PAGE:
US corn, soybean stocks at eight-year low

Analysts predict ahead of USDA report

U.S. corn stocks are expected to be at 1.113 billion bushels when the U.S. Department of Agriculture releases its quarterly stocks report on September 28, the lowest level in eight years in spite of an early harvest that brought more than 1 billion bushels of grain into the supply pipeline, according to surveyed industry analysts. The report will also mark the end of the 2011–2012 marketing season.

The estimate is down 15 million bushels from the 2010–2011 season and down from the USDA’s September 12 estimate of 1.181 billion bushels. U.S. corn export shipments in the 2011–2012 season totaled 37.9 million metric tons (1.49 billion bushels), according to USDA, below the full-season forecast of 39.12 million metric tons (1.54 billion bushels). The USDA said 1.667 million metric tons of 2011–2012 sales were carried over to the next marketing year.

Price increases due to the drought began rationing demand and the early harvested crop added bushels to stocks as of the September 1 quarter, which could lead to extreme price volatility if the USDA’s estimate varies significantly from trade expectations, said experts. “The September grain stocks report has turned into quite a crapshoot,” said Bryce Knorr, senior editor for Farm Futures Magazine. “While most of the surprises focused on corn the last two years, there’s also uncertainty for soybeans and wheat.” According to the analysts polled, U.S. wheat stocks on September 1 were at 2.278 billion bushels, up from 2.147 billion in 2011, and soybean stocks were at 131 million, down from 215 million in 2011.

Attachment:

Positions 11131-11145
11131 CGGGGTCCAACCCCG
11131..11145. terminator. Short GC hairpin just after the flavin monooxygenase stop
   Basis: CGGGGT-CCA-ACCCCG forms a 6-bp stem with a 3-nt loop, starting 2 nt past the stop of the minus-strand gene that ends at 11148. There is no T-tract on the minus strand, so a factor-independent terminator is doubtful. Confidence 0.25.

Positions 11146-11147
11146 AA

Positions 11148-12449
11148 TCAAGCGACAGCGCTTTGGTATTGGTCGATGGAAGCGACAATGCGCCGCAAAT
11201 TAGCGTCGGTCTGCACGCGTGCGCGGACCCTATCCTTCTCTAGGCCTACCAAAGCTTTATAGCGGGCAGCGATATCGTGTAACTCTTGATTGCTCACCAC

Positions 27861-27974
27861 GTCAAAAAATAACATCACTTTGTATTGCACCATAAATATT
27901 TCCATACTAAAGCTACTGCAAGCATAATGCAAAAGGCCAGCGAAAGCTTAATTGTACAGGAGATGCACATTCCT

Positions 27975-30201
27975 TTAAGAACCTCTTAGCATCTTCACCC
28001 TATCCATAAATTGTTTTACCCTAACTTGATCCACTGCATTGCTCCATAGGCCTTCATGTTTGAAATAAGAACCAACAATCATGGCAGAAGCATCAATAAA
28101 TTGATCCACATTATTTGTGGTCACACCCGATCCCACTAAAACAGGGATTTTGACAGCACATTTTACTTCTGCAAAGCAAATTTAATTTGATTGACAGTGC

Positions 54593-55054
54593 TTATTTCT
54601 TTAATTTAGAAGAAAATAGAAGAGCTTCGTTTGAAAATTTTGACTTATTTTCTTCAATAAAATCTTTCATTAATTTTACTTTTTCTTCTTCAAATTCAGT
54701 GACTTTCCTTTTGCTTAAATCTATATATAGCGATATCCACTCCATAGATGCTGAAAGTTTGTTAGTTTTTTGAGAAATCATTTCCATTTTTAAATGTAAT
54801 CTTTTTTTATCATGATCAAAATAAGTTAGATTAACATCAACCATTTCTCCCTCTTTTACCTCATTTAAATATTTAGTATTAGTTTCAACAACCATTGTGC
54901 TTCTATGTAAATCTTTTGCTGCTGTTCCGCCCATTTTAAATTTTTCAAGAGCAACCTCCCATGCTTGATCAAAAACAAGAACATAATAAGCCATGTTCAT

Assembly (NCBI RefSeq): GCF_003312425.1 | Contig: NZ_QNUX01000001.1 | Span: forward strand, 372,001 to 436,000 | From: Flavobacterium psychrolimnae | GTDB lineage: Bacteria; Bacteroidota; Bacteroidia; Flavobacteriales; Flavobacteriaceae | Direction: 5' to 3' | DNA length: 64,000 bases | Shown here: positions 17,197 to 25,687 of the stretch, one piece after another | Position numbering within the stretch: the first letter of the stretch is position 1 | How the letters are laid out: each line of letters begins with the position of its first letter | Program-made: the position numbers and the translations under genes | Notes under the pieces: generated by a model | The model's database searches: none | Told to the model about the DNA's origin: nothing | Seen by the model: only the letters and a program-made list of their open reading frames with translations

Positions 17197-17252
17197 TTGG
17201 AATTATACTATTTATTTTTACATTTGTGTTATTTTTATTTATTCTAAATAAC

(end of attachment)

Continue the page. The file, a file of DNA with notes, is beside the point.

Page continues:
U.S. September 1 soybean stocks are predicted to drop to 131 million bushels, according to the analysts, the lowest level since 112 million in 2003–2004. The figure closely matches the 130 million bushels that the USDA forecast earlier in September for 2011–2012 soy ending stocks. Some predicted a higher number, however, saying that carryover stocks from the previous year might be higher than they looked on paper. “I’m thinking that there is more likely to be a bearish surprise than a bullish surprise in the report,” said Anne Frick, an oilseeds analyst with Jeffries Bache.